Paul Hopkins, MD Talks Correlation Between Weight Gain and Familial Dysbetalipoproteinemia
Paul Hopkins, MD
At the 2017 National Lipid Association Sessions in Philadelphia, Rare Disease Report sat down with Paul Hopkins, MD to talk about the relation between familial dysbetalipoproteinemia (aka type 3 hyperlipoproteinemina) and weight gain in patients diagnosed with it.
RDR: Are there any key influencers of familial dysbetalipoproteinemia?
Hopkins: It's highly influenced by bodyweight, so if you gain weight, or if you're overweight, there's a much bigger likelihood that it will be manifest. So, losing weight is one of the priorities. Most saturated fat – things like that can help some, but weight loss trumps all, and lower sugar diets help. Then, we turn to fibrates, typically, as the first drug and often statins. Sometimes, people respond so well to a statin the clinician has no idea that they're treating type 3 hyperlipoproteinemia. But it responds pretty well, so they're happy, so it never gets really diagnosed.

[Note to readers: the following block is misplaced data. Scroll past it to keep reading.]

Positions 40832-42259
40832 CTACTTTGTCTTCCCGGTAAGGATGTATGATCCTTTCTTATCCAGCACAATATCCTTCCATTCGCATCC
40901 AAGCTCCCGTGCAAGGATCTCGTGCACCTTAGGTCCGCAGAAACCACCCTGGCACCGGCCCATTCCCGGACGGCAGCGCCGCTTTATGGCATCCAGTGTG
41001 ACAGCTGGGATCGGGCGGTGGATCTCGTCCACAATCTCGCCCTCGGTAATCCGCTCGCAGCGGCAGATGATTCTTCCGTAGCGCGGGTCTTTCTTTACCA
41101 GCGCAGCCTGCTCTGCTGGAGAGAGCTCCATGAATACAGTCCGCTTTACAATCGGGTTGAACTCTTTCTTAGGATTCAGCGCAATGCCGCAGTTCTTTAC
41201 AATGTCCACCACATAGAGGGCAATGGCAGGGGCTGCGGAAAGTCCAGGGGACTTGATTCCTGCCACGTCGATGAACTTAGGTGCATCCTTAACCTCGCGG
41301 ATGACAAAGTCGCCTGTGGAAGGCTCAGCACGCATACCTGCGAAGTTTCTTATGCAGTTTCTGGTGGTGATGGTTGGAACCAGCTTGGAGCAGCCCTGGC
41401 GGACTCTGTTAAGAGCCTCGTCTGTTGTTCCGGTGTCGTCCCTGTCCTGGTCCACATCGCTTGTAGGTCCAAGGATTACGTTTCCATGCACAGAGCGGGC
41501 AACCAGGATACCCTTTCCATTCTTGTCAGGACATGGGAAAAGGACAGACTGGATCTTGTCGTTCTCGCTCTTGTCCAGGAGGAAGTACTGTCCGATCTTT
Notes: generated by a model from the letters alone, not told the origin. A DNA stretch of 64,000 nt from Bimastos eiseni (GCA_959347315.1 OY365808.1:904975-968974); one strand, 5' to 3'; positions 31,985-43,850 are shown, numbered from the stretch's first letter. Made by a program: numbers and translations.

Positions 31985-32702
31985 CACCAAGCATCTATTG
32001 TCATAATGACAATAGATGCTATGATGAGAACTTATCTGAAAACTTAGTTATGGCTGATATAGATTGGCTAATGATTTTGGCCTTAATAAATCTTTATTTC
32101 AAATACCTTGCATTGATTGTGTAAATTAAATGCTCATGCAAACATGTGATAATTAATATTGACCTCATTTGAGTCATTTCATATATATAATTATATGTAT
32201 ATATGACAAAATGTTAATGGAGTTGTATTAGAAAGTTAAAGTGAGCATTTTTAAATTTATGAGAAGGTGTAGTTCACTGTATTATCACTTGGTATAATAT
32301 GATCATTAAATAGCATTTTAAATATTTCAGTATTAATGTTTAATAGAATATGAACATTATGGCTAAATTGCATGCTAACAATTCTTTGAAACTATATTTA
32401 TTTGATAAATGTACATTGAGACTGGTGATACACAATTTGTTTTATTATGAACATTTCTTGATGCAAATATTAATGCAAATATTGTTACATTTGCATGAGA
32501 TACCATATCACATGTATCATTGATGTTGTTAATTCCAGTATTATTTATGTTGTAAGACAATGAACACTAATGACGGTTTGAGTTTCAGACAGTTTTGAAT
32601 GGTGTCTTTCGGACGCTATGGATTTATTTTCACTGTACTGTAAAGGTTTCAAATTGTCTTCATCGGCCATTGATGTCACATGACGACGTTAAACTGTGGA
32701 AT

RDR: Why does the diagnosis of familial dysbetalipoproteinemia correlate with weight gain?
Hopkins: It's increased production of the LDL particles, so the triglyceride bearing particles that the liver makes; the rate that those are being made is largely determined by how much is fat is coming from the fat tissues into the liver and then sent out again and the heavier you are, on average, the more of those particles you produce.